Toxins have a direct effect on our endocrine system, the hormone production glands. This hormone optimization test is essential for both men and women who are symptomatic or taking preventative measures to fight disease.
What are Hormones?
Hormones are powerful molecules essential for maintaining physical and mental health. We frequently think of estrogen as being a female hormone, and testosterone as being a male hormone. But men AND women make both, plus several more that need to be in balance for optimum health. An imbalance of any one hormone can throw your physical and mental health out of balance, causing aggravating and even serious health problems.
Who should be tested?
Both men and women experience changes in hormone levels with age. Sometimes those changes result in unpleasant symptoms that demand attention. Often, the changes are more subtle – yet there is still an impact on overall health.
Men and women of any age who are having symptoms of hormone imbalances should test for all hormones that may be associated with their symptoms. Men and women over the age of forty may want to do a baseline test. Frequently, imbalances will be detectable for a time period before symptoms gain attention.
Which Hormones Need Testing
The major sex hormones to assess are estradiol, progesterone and testosterone. Estrone and estriol are also important sex hormones to consider testing for hormone optimization. The main adrenal hormones are DHEA and cortisol. These seven hormones will provide crucial information about deficiencies, excesses and daily patterns, which then result in a specifically tailored treatment approach and one far more beneficial than the old “shotgun” approach. Below is a brief description of each of these hormones:
Estrogens: There are three forms made by the body: estrone, estradiol and estriol. Estradiol a proliferative (causes growth) hormone that grows the lining of the uterus. It is also a known cancer-causing hormone: breast and endometrial (uterine) in women and prostate gland in men. It will treat menopausal symptoms like hot flashes, insomnia and memory-loss.
Progesterone: Called the anti-estrogen because it balances estradiol’s proliferative effects. It is considered preventive for breast and prostate cancers as well as osteoporosis. In addition, too little progesterone promotes depression, irritability, increased inflammation, irregular menses, breast tenderness, urinary frequency and prostate gland enlargement (BPH).
Testosterone: An anabolic hormone (builds tissue) that is essential for men and women. The proper level of testosterone is necessary for bone health, muscle strength, stamina, sex drive and performance, heart function and mental focus.
DHEA: An important adrenal gland hormone, which is essential for energy production and blood sugar balance. DHEA is a precursor to other hormones, mainly testosterone.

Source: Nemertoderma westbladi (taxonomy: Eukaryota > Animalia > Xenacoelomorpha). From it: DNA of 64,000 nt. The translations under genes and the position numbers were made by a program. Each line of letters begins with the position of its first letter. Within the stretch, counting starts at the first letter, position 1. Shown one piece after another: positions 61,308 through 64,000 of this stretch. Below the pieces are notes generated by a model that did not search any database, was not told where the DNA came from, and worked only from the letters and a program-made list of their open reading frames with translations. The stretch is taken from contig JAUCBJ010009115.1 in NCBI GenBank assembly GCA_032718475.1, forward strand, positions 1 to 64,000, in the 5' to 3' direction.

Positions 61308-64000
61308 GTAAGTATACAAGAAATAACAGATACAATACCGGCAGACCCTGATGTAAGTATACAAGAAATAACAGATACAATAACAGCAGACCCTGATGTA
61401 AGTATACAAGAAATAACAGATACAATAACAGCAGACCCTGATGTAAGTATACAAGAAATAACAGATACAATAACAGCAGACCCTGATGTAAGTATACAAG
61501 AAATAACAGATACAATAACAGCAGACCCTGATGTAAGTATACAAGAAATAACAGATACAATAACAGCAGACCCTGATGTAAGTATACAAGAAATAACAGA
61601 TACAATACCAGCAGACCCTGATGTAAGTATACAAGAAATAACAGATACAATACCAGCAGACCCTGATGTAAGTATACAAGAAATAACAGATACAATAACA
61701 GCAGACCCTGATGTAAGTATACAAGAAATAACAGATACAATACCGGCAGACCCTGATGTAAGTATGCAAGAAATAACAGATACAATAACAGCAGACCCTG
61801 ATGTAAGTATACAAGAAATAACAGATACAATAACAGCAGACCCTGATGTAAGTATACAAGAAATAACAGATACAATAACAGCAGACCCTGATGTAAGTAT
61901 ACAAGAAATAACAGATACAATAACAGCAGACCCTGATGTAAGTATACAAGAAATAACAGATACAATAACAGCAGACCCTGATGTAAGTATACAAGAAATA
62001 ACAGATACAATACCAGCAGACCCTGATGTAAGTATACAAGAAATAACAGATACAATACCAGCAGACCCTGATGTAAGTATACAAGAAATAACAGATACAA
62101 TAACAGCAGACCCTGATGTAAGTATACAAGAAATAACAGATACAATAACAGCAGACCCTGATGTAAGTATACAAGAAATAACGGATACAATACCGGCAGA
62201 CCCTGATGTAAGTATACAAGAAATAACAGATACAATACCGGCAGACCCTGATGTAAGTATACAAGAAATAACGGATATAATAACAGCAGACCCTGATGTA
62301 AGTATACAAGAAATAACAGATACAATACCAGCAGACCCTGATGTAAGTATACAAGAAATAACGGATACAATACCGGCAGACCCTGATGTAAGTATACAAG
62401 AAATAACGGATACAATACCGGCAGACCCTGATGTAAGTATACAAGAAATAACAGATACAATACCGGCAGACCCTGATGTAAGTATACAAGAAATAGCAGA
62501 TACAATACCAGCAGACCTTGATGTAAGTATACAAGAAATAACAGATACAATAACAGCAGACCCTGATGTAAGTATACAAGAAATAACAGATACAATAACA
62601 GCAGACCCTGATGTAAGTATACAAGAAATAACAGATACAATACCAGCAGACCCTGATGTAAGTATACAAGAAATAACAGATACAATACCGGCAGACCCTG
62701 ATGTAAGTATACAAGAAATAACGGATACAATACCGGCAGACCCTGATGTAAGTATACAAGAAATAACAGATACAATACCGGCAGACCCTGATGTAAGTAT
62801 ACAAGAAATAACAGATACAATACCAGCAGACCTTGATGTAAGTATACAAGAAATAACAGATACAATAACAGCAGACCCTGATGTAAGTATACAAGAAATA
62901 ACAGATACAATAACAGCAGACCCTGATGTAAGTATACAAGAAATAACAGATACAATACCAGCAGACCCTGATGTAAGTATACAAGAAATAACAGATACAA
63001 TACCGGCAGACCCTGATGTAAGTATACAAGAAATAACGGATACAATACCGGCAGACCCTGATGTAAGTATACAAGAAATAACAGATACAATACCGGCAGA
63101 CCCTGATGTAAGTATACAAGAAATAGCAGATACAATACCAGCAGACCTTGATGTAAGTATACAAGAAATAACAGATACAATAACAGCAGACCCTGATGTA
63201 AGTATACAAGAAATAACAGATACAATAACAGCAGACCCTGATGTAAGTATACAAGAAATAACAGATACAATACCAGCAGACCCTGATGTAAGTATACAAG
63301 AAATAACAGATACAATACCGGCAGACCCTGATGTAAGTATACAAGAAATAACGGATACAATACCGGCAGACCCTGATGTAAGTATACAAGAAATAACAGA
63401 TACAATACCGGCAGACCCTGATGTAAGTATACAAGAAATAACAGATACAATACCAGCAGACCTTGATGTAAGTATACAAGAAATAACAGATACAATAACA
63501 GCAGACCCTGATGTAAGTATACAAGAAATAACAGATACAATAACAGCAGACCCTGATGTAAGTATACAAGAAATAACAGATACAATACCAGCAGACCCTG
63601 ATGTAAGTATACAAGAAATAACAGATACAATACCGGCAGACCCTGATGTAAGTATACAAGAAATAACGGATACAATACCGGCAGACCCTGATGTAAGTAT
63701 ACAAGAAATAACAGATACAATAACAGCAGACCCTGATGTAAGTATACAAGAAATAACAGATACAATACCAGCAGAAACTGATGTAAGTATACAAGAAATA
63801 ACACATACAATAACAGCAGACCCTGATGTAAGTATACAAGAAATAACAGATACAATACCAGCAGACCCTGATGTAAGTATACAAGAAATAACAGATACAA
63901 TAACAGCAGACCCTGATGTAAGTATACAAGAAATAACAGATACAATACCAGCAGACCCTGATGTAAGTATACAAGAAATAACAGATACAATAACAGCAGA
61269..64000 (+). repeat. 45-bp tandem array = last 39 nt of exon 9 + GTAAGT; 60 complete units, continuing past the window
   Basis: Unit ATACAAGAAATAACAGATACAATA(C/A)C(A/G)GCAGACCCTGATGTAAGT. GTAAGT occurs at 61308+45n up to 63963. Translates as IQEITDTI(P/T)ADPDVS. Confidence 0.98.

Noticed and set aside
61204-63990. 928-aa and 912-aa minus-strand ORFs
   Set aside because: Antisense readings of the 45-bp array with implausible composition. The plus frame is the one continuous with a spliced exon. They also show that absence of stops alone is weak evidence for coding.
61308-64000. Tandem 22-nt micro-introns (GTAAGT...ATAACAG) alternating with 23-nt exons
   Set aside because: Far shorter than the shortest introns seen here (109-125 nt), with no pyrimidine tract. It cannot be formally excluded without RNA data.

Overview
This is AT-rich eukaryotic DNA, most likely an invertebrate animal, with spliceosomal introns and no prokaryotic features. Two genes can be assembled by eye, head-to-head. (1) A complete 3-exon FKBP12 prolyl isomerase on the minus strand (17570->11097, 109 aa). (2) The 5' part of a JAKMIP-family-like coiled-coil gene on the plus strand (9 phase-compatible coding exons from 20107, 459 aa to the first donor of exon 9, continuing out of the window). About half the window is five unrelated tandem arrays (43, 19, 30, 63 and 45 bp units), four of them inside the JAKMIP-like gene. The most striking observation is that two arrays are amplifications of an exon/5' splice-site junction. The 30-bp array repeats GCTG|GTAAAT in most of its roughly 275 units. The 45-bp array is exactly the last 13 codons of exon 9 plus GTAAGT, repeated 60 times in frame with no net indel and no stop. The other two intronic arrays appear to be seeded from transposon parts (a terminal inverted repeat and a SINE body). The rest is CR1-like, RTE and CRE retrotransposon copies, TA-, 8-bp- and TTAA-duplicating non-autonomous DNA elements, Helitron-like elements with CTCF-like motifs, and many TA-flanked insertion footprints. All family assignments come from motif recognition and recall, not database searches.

Cortisol: Your waking day hormone (highest in the morning and lowest at night). It is necessary for energy production, blood sugar metabolism, anti-inflammatory effects and stress response.
Why A Hormone Optimization Test?
One size does not fit all when it comes to hormones! For decades western medicine has prescribed hormone replacement therapy as if everyone needed the same thing and the same amount. Nothing could be further from the truth. Your hormones are like your fingerprints and in order to achieve optimal health, you need to know what your specific imbalances are.
There are several ways to test for hormones (saliva, serum and urine), but the state-of-the-art method is through saliva. This is because only the active portions of hormones are measured and it is these portions that determine how individuals feel.
Estrogen-related cancers are a growing problem, and doctors are still running standard (and outdated) estrogen tests, even though new science has shown that the ratio of good to bad estrogen is key to predicting these types of cancers. Cancers such as breast cancer, ovarian cancer, and uterine cancer have all been linked to the inverse ratio of good to bad estrogen. By running the wrong test, doctors are frequently missing the early signs of estrogen-dominant cancers.
This lab test is a comprehensive hormone panel, including a complete adrenal function panel, assessment of sex hormone levels, and inverse ratio of good to bad estrogen levels. This test will help us understand your hormones so that we can customize an approach to address any imbalances. Some of the common imbalances identified through hormone testing include estrogen dominance, estrogen deficiency, progesterone deficiency, androgen (testosterone and DHEA) excesses or deficiencies, adrenal dysfunction and adrenal fatigue. All these factors add up to superior results and hormone optimization.